Sunday, April 19, 2009

Stories for Sunday: John L. Benton's "License to Hell" and "No Blood"

Perusing PulpGen for this week’s Stories for Sunday I took a chance on an author I had never heard of before – John L. Benton. Among the many stories on the site were two pieces of flash fiction, “License to Hell” (Popular Detective, December 1935) and “No Blood” (Popular Detective, January 1936). Both are savage stories of killers without mercy. Hardboiled to the core, and with a cruel sense of irony, Benton doesn’t allow anyone a happy ending. In a single page, he packs in a bleak worldview that is unmistakably noir.

A brief synopsis and quote for each story:

“License to Hell”
A wanted killer takes to the lam and forces a reformed crook to aid in his escape.
“Automatic gripped in gaunt hand, “Cop-Killer” Merkle jabbed its muzzle hard against the whimpering man before him. “

“No Blood”
Two siblings find themselves at opposite ends of the law: one is a ruthless criminal, the other a pitiless detective.
“His brother lay sleeping in the next room—a sleep from which he would never awaken, Graemlein was grimly resolved. He went carefully into the bedroom. In his hand he held the hypodermic syringe filled with a pale, deadly fluid of his own concoction.”

There seems to be scant information on Benton either in print or on the internet – and what little I could find is certainly conflicting. “John L. Benton” seems to have been the pseudonym for several different authors, all writing mystery fiction during the 1930s and 1940s. (An Amazon.com customer seems to have also been confused and left their trail of information in a review here.)

According to Steve Trussel’s a.k.a., Benton is one of many names used by Norman A. Danberg (1906-1995). Magic Dragon Memorabilia confirms this information, and has a short bio that states he attended college at Columbia University, New York University, and Northwestern University, and married a Dorothy Daniels in 1937. They also mention that he wrote 61 novels and hundreds of stories, though no particular titles are mentioned.

Phil Stephensen-Payne’s Galactic Central Publications has two listings for Benton. One is for Danberg (whom apparently also went by Norman Daniels) – though his birth date is listed as 1905, and not a year later as by Trussel. Elsewhere on the site, “John L. Benton” is credited as a house name used by multiple authors, none of whom are listed. Both bibliographies list different mystery stories being published during the same period of time, and in similar publications (such as G-Men Detective), but none of the stories appear on both lists.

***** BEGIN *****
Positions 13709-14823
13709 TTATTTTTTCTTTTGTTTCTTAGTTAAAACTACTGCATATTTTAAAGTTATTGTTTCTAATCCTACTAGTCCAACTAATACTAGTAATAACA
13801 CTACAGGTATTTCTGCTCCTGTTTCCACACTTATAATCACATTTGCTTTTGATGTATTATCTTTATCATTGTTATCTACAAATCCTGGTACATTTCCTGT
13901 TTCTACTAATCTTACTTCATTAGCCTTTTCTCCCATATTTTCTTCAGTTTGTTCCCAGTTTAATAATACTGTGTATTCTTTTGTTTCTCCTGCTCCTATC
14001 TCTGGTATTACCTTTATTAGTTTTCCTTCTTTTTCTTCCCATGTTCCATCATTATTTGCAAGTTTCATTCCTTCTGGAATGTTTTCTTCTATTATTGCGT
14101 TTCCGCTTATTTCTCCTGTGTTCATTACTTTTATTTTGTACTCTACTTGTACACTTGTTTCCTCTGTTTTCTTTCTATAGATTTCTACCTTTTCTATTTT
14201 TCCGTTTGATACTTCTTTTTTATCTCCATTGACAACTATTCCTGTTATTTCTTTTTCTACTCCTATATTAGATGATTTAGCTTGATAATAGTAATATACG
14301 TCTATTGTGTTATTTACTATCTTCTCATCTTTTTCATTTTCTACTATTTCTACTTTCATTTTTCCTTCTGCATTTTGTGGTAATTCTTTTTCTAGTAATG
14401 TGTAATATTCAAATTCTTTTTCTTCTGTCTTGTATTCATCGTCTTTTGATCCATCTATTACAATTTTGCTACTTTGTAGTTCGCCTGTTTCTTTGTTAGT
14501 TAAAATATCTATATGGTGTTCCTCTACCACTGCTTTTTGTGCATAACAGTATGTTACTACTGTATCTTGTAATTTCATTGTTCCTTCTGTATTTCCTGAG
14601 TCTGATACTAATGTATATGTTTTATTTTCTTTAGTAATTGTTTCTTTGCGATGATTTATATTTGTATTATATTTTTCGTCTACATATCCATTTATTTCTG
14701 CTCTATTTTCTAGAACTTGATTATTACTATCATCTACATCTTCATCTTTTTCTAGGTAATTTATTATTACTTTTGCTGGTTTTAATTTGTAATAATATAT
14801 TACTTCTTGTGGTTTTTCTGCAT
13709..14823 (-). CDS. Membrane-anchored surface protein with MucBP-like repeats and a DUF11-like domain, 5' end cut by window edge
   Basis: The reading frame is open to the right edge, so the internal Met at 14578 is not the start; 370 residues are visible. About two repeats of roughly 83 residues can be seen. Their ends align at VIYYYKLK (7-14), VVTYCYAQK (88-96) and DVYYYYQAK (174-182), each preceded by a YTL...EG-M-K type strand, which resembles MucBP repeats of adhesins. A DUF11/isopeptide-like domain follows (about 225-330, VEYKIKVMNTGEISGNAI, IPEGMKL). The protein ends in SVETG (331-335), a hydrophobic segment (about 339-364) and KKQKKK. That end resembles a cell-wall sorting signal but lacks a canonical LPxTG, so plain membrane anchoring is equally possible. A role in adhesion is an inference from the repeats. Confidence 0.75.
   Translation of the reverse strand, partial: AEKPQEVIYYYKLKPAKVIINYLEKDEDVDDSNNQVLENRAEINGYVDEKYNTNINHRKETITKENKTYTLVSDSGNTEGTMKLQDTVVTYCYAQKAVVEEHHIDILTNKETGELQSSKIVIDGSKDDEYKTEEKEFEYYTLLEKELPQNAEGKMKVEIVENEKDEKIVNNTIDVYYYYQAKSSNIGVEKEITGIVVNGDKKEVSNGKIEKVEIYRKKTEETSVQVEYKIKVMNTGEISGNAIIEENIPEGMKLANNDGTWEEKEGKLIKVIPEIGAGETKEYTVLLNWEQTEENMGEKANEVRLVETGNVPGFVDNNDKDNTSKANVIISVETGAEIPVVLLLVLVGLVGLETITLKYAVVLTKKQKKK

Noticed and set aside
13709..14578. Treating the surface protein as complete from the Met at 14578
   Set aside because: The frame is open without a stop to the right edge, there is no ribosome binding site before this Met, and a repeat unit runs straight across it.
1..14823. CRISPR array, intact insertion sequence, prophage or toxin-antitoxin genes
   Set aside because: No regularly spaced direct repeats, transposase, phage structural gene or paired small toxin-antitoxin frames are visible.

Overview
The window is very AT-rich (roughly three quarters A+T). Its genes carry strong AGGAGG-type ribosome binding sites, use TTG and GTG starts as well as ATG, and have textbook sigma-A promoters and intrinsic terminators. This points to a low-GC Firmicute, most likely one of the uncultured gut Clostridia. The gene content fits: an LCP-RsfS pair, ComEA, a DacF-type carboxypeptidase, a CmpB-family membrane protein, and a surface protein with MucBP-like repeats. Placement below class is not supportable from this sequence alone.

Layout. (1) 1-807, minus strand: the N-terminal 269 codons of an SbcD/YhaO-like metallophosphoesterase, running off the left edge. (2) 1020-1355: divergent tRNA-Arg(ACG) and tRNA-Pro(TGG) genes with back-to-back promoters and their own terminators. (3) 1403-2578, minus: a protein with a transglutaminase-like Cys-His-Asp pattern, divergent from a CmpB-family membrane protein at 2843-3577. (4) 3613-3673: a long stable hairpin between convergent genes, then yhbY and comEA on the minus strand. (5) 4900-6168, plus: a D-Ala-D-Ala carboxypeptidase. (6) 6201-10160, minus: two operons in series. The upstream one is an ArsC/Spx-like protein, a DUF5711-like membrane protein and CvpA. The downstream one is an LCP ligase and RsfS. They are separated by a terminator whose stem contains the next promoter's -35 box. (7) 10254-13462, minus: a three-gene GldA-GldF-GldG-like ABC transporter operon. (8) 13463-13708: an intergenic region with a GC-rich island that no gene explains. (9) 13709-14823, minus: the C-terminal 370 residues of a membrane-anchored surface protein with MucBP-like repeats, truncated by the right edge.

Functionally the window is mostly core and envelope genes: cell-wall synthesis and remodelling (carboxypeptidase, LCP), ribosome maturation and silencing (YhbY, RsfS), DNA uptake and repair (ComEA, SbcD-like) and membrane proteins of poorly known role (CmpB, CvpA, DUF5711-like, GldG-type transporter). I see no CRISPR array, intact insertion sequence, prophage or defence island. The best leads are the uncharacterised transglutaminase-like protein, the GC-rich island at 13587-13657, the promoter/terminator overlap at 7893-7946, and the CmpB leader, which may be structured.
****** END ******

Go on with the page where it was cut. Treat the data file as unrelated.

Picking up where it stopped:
Confused by this information, I dropped by my favorite local bookstore, Partners and Crime, where Steve consulted Allen J. Hubin’s Crime Fiction: A Comprehensive Bibliography. “John L. Benton” there is listed as the pseudonym for Thomas Albert Curry (1900-1976), who also published under the names Albert Jeffers and Stephan Duane. A post on Mystery*File about Gateway Books seconds this connection between Benton and Curry. Coincidentally, they also list “Norman Daniels” as a writer for this company, and give his penname as “William Dale,” which was also listed by both Trussel and Magic Dragon. Bill Pronzini has posted covers to a handful of Gateway titles online, including two novels by Benton – The Art Treasure Murders (1940) and Talent for Murder (1942).

So, who was this John L. Benton who wrote these stories? While I can’t say for sure, one thing is certain: these two stories are classic examples of high-quality hardboiled fiction.

And special thanks to Galactic Central Publishing for providing the images for both issues of Popular Detective. Be sure to browse their incredible archive here.

5 comments:

  1. Thanks for these Cullen- I'll check em out this week.

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  2. Wish I could write stories like these.

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  3. To say that Danberg/Daniels (I think he changed his name to Daniels legally) wrote 61 novels is an understatement. I think the total count would be closer to 600. He has an entry in THE 20TH CENTURY CRIME & MYSTERY WRITERS (St. James), I hope your library has it. He wrote lots of tie-ins and romance novels and sleaze, but most under the Daniels name. There's a rumour that he also wrote his wife's books.

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  4. Whoa! I don't have that book, but will have to track it down now that you have told me about it. Thanks for the additional information!

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